Review: The Fallow Field

The Fallow Field (2009)
Production company: Figment
Directed by: Leigh Dovey
Starring: Steve Garry, Michael Dacre, Natalie Overs, Johnny Vivash
Review by: Ben Bussey

Matt Sadler (Garry) has a few problems in his life. First off, his missus no longer wants anything to do with him. Secondly, the mistress he’s been keeping, who has in no small part contributed to his being dumped by his missus, also no longer wants anything to do with him. And yet, neither of these causes for concern are quite so troubling as the fact that Matt cannot recall where he has been or what he has been doing for the past week. Nor is this the first time he has had such an episode. Anxious to learn the truth behind his memory loss, Matt finds himself driving through the countryside, fuelled by some obscure feeling that he has been there before. This leads him to a remote farm, inhabited by a sinister lone farmer, Calham (Dacre). At first Matt is certain the two of them have never met before, but before long he learns this is not the case; Calham is in fact very much involved with Matt, and more specifically Matt’s blackouts. Soon Matt learns the full extent of Calham’s dark and deviant hobbies, and how they tie in to a most unusual field on his land.

Not long into The Fallow Field, I found myself thinking “hmm, this is kind of like a blend of Memento and Wolf Creek.” Not long thereafter, on reading the press kit PDF, I found the film described as – lo and behold – “echoing shades of Memento and Wolf Creek but set against the backdrop of English harvest time.” Feels odd and a little jarring to read a film officially surmised in near enough the exact same terms I had used in my head, and in a strange way it augments my overall feelings about the film itself; the overriding feeling being, I’m sorry to say, one of disappointment. I can see what the filmmakers were aiming for, and respect their ambition to craft something distinct and sophisticated, but sadly The Fallow Field falls some distance short of the mark.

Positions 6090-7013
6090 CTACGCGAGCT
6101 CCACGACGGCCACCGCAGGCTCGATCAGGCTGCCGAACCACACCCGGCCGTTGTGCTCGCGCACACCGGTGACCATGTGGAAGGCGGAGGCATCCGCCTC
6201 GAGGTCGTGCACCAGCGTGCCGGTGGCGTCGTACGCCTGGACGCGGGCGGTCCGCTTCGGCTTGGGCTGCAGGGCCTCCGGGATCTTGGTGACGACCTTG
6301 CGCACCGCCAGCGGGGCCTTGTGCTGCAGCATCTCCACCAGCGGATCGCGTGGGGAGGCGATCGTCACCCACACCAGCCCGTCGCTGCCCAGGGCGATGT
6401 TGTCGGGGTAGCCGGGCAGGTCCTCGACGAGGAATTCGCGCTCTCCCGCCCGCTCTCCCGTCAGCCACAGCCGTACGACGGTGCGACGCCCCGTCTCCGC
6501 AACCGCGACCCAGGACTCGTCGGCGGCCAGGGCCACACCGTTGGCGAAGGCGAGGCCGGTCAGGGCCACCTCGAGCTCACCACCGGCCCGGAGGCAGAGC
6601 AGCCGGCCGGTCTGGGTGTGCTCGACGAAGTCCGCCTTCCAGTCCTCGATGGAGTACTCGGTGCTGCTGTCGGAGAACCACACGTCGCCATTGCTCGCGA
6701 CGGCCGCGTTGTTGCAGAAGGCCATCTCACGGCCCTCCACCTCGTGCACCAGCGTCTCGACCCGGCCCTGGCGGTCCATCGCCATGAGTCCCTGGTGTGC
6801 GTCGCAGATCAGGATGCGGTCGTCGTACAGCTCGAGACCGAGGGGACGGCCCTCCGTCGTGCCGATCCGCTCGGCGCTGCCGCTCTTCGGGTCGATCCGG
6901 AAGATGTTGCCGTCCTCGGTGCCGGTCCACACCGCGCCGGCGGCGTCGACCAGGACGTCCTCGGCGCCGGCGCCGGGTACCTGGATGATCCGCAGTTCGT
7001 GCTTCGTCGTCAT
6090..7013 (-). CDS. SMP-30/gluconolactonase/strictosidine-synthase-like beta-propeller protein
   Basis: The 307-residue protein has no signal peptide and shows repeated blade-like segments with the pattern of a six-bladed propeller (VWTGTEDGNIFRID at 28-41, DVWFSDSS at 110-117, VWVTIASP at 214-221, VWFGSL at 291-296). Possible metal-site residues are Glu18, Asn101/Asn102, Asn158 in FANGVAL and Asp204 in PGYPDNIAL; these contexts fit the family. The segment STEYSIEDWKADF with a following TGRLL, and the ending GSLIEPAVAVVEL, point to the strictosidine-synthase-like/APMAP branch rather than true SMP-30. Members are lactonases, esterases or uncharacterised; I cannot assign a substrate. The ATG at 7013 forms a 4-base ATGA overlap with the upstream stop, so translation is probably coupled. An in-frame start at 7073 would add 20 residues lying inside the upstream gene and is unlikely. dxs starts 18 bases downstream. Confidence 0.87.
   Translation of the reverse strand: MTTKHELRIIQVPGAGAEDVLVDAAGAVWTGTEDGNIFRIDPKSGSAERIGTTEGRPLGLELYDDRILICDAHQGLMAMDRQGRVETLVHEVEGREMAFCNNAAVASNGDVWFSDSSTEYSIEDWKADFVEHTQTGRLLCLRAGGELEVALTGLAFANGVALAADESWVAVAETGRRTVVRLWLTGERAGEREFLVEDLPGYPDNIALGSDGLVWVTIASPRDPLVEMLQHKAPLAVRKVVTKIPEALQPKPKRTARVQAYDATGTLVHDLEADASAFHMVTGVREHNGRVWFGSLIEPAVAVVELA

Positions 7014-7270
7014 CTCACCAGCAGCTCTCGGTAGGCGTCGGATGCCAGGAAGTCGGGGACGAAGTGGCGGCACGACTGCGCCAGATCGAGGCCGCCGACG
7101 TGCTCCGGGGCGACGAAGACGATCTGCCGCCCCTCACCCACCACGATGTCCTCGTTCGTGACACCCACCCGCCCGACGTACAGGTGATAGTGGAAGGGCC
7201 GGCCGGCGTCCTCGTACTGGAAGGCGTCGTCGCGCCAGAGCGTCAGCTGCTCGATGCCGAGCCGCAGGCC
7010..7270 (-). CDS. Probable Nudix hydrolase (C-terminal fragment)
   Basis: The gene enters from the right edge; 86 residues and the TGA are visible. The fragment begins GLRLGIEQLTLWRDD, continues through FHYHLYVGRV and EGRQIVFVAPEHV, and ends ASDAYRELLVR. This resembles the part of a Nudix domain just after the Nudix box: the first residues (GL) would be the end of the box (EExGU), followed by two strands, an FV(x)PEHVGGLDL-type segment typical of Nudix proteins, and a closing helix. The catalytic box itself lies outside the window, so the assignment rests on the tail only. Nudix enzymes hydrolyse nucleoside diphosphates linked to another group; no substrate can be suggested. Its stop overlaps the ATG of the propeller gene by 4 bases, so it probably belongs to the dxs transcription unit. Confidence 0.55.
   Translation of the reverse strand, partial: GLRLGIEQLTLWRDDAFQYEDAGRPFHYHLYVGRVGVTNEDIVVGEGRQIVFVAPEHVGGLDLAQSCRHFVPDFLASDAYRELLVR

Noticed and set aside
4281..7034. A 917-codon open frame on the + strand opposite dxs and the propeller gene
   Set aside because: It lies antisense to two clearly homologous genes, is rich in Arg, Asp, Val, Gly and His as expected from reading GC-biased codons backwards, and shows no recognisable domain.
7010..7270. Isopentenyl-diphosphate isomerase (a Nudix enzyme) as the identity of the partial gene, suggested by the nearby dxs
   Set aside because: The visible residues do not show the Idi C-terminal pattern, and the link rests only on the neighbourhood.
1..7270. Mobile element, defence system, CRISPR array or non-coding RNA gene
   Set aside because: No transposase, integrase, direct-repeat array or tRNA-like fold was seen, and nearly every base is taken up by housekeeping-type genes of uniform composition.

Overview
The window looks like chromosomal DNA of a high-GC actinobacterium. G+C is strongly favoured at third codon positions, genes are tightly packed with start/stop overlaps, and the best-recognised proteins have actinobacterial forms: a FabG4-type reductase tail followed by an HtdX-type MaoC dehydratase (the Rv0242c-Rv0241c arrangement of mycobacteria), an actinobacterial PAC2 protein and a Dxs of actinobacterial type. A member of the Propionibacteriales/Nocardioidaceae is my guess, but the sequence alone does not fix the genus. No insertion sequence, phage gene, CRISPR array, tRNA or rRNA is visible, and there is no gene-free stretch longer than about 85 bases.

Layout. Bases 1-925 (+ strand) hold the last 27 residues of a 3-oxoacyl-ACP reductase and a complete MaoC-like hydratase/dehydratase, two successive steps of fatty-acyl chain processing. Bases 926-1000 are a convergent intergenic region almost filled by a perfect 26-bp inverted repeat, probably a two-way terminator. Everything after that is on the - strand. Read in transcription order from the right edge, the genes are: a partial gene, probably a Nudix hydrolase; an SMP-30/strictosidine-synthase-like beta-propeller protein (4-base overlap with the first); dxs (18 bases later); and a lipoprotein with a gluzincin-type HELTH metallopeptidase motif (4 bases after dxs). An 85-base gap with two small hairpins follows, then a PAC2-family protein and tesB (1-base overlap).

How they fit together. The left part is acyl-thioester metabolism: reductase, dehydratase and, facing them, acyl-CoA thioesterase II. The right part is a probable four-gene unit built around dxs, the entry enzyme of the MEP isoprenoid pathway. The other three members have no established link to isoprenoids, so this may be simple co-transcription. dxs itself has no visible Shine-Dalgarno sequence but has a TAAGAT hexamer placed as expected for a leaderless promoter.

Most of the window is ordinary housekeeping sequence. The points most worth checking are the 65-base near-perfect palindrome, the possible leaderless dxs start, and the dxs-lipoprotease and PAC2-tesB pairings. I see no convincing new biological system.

I do tend to take umbrage with any film that takes itself too seriously, and that is very much the case here. Being for the most part a two-man show with a slow burn pace, built largely from protacted scenes of dialogue replete with frequent lengthy silences, The Fallow Field almost feels like the horror movie Harold Pinter never made. Leigh Dovey’s script and direction emphasise character, atmosphere and tension over explicit detail, and as an artistic choice I have no problem with this whatsoever. However, such an approach can only be entirely effective if the script and the actors are of the requisite calibre, and I’m afraid this simply isn’t the case here. Steve Garry’s Matt and Michael Dacre’s Calham may be suitably mismatched physically as the bemused city boy and the predatory country bumpkin (FYI, that’s essentially the British equivalent of redneck), but neither actor really inhabits their role the way the film needs them to, and Dovey’s frequently lacklustre dialogue does them few favours. The complete absence of humour lends proceedings an air of stiff formality, which may have been intended to boost the tension but ultimately only serves to make the film a more alienating and tedious experience.